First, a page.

Internally displaced people (IDPs) uprooted by conflict are peace and conflict actors, not merely victims in need of assistance. Their displacement may be highly political and is often intended by the conflict parties. Their displacement affects other communities, too.
Peace processes that include displacement-affected communities, and take account of their interests and needs, are less likely to fail. This policy brief – a joint submission by the Swiss Federal Department of Foreign Affairs and HPG to the UN High-Level Panel on Internal Displacement – argues that sustaining peace and finding durable solutions to displacement must therefore go hand in hand.
- Despite recent commitments to peacebuilding and UN reforms, displacement-affected communities are being left out of peacebuilding processes involving human security, peace agreements, reconciliation, transitional justice, dispute resolution and building long-term resilience to conflict. This is partly due to contextual factors, but also to persisting institutional silos that prevent the humanitarian, development and peacebuilding ‘triple nexus’ from being realised.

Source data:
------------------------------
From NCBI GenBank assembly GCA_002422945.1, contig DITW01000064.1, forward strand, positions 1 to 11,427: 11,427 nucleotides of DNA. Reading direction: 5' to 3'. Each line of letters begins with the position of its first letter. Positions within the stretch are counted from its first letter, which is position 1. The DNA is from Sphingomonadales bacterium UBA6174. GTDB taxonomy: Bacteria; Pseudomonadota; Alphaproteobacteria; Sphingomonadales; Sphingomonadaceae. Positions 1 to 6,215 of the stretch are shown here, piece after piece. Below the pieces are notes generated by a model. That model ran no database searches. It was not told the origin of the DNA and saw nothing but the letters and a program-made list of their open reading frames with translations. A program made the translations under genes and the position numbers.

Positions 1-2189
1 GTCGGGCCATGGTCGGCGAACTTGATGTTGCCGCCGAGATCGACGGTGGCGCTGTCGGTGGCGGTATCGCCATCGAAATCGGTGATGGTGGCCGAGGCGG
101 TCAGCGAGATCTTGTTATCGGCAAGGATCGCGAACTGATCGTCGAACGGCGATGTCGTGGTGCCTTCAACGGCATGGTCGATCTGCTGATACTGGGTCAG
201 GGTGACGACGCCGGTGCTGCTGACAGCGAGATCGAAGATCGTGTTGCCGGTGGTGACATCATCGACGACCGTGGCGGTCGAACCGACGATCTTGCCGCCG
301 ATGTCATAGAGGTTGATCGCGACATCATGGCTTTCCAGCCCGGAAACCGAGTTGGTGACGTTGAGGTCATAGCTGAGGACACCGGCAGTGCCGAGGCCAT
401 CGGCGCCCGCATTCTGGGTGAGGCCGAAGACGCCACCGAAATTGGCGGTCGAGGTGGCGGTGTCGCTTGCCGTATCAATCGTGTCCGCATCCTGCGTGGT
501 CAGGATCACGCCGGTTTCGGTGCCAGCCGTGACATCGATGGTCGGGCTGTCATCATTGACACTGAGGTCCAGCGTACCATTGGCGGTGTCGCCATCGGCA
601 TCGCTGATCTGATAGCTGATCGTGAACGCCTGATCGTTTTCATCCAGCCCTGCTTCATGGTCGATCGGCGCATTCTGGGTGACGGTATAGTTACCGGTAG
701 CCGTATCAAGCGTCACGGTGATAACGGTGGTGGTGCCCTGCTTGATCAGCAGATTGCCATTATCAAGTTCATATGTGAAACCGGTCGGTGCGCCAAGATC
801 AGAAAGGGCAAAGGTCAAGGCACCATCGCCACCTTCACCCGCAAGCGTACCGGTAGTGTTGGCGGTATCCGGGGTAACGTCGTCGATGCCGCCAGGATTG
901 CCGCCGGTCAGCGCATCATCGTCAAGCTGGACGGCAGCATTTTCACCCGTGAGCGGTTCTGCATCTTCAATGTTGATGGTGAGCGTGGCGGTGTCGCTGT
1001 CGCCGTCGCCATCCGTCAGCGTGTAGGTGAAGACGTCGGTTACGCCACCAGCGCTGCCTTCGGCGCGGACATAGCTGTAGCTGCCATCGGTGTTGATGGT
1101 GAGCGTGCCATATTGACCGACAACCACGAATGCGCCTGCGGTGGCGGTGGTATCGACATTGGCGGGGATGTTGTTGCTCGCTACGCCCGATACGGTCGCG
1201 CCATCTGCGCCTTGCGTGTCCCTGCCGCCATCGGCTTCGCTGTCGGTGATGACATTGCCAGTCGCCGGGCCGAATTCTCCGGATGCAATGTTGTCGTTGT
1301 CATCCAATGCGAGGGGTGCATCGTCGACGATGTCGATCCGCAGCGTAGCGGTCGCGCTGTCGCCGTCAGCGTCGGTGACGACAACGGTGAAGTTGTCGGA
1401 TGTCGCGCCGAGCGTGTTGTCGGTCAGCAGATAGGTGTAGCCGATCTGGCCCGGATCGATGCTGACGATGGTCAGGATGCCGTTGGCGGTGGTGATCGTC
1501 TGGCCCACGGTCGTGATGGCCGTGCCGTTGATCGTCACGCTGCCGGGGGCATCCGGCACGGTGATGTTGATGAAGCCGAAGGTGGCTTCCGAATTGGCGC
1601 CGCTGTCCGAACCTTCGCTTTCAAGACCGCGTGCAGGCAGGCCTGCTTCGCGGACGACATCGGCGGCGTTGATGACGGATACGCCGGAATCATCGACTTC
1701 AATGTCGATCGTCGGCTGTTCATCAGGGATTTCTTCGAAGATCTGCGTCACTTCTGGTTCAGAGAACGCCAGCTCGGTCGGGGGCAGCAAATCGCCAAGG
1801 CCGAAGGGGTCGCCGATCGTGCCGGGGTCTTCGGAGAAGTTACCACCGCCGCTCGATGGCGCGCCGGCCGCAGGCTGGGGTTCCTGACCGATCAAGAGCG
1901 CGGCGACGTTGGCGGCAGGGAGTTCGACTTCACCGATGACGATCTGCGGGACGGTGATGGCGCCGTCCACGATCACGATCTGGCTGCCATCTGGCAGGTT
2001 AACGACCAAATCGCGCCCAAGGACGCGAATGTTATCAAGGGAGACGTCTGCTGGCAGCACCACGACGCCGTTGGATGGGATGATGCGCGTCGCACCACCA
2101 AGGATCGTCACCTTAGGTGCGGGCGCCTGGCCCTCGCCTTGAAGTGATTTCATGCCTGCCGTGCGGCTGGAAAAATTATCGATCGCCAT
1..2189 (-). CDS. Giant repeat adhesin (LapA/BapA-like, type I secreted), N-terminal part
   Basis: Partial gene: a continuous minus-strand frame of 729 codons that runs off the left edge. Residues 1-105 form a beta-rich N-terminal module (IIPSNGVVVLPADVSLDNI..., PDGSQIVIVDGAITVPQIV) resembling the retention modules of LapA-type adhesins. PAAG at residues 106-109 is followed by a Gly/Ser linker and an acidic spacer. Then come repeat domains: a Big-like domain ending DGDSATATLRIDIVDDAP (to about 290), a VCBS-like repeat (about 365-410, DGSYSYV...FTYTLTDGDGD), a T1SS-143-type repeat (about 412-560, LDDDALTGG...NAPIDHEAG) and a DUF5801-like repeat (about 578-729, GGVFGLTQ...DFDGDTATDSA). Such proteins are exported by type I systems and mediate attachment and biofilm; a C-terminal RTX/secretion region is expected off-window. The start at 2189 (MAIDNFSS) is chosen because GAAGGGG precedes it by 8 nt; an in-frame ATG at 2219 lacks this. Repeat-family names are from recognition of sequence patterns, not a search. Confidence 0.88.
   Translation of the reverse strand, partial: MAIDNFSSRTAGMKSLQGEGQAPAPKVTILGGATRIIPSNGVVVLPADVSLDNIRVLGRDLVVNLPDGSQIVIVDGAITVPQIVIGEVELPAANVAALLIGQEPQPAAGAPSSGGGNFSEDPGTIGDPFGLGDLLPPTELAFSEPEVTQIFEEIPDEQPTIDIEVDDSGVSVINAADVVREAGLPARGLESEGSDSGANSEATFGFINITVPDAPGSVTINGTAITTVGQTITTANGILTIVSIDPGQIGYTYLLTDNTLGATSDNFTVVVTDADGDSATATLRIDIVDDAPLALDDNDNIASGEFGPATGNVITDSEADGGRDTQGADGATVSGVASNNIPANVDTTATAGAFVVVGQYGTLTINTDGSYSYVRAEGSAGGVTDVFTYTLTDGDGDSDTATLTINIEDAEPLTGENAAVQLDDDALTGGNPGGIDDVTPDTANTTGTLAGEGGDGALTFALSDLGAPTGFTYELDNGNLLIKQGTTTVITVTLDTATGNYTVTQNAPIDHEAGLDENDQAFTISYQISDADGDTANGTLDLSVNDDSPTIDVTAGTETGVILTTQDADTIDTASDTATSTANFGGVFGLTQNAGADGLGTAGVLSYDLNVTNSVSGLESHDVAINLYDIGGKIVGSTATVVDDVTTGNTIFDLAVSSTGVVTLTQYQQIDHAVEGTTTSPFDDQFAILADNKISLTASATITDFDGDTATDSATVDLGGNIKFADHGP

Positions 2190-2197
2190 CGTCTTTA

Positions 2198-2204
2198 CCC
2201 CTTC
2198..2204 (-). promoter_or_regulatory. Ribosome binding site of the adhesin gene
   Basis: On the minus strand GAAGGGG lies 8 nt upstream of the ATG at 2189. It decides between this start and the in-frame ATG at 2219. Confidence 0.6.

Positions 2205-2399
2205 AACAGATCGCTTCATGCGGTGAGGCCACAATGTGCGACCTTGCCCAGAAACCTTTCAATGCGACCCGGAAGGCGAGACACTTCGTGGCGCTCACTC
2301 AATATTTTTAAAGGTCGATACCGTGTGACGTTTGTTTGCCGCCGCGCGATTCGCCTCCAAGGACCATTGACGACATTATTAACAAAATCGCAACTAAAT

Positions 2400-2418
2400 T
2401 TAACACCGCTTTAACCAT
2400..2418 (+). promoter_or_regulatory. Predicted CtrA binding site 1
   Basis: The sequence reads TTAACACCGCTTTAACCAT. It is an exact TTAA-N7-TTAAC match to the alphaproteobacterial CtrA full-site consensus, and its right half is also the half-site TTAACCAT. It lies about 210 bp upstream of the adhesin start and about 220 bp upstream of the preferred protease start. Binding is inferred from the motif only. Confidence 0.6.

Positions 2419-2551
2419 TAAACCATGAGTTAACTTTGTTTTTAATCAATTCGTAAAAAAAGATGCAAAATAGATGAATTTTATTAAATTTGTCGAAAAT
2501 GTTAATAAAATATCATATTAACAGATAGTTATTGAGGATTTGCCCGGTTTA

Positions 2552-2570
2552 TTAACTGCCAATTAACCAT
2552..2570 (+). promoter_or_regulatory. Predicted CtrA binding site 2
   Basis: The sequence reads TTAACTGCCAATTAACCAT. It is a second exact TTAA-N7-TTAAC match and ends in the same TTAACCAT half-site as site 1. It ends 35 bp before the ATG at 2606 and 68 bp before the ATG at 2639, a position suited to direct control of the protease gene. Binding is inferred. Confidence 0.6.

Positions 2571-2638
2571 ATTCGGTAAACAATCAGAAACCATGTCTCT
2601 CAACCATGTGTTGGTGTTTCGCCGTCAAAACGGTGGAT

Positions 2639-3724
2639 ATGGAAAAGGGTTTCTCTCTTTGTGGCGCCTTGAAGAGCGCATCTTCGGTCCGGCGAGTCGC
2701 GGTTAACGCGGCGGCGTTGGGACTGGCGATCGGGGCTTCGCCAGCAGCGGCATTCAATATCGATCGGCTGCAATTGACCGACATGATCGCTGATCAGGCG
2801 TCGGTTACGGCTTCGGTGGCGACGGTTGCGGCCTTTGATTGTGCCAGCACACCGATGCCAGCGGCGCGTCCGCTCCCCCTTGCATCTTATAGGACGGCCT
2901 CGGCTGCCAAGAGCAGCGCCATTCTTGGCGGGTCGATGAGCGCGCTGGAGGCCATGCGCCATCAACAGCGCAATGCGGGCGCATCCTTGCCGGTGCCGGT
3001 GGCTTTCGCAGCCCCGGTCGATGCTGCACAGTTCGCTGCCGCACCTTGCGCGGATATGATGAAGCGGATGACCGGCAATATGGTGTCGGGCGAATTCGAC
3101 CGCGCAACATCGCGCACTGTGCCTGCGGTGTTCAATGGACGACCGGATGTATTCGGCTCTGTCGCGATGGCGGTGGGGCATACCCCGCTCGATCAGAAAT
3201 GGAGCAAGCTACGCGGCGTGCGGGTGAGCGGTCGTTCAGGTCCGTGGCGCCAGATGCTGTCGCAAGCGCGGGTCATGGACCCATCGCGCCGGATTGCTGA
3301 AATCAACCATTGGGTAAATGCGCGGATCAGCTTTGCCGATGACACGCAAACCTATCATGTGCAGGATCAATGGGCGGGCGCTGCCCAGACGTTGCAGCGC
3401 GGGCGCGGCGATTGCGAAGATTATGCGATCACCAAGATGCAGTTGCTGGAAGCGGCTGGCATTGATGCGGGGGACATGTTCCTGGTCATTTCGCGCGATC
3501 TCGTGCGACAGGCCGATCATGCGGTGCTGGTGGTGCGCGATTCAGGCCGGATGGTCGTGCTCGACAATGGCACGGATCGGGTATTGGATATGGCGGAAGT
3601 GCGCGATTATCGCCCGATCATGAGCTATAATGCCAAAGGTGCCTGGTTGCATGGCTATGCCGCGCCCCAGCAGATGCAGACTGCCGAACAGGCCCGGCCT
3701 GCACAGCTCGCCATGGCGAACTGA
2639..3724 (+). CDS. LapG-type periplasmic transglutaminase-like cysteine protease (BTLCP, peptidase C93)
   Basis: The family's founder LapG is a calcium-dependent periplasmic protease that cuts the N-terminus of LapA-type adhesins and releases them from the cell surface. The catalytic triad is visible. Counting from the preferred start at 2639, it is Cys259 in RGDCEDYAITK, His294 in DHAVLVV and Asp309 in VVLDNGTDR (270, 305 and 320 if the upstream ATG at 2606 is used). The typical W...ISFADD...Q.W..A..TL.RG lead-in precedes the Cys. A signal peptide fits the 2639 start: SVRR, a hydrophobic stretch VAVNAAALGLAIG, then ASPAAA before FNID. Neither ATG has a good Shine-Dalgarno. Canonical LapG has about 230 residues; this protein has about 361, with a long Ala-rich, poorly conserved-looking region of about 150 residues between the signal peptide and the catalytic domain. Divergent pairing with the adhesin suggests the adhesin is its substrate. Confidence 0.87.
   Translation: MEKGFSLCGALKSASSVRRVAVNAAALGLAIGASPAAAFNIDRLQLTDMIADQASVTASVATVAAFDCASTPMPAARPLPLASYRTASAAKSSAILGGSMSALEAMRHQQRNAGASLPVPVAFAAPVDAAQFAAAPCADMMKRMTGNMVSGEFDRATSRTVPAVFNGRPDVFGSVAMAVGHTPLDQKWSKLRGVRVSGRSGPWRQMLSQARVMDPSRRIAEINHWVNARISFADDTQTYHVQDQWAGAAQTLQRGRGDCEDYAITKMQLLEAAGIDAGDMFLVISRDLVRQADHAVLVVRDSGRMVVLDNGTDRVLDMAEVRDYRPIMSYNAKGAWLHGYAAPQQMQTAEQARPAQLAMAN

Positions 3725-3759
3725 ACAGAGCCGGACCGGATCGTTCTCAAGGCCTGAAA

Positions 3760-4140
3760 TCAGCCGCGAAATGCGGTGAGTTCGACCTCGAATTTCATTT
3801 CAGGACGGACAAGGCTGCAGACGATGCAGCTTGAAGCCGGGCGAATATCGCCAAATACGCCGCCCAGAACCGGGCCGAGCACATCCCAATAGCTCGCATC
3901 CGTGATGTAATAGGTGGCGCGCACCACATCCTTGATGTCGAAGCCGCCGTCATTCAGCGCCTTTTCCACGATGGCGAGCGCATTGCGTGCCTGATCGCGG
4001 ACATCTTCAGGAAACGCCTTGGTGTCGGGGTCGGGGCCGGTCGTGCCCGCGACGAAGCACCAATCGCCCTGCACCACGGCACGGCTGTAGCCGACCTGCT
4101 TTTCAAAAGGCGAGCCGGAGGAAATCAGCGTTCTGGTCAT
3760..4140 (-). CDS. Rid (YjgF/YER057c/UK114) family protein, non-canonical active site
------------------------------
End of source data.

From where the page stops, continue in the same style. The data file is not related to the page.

- The High-Level Panel should make peacebuilding a priority in its deliberations. It should remind UN entities, affected Member States, donors and civil society of their responsibility to promote durable solutions for displacement that include peacebuilding, and it should recommend the development of practical guidelines for doing so.
- The Panel should also recommend strengthening current UN reforms, to facilitate the integration of IDPs and other affected communities in peacebuilding. This includes encouraging donors to adapt their funding instruments, to incentivise and hold agencies accountable for working together across the triple nexus.
Phil Vernon, Sorcha O’Callaghan and Kerrie Holloway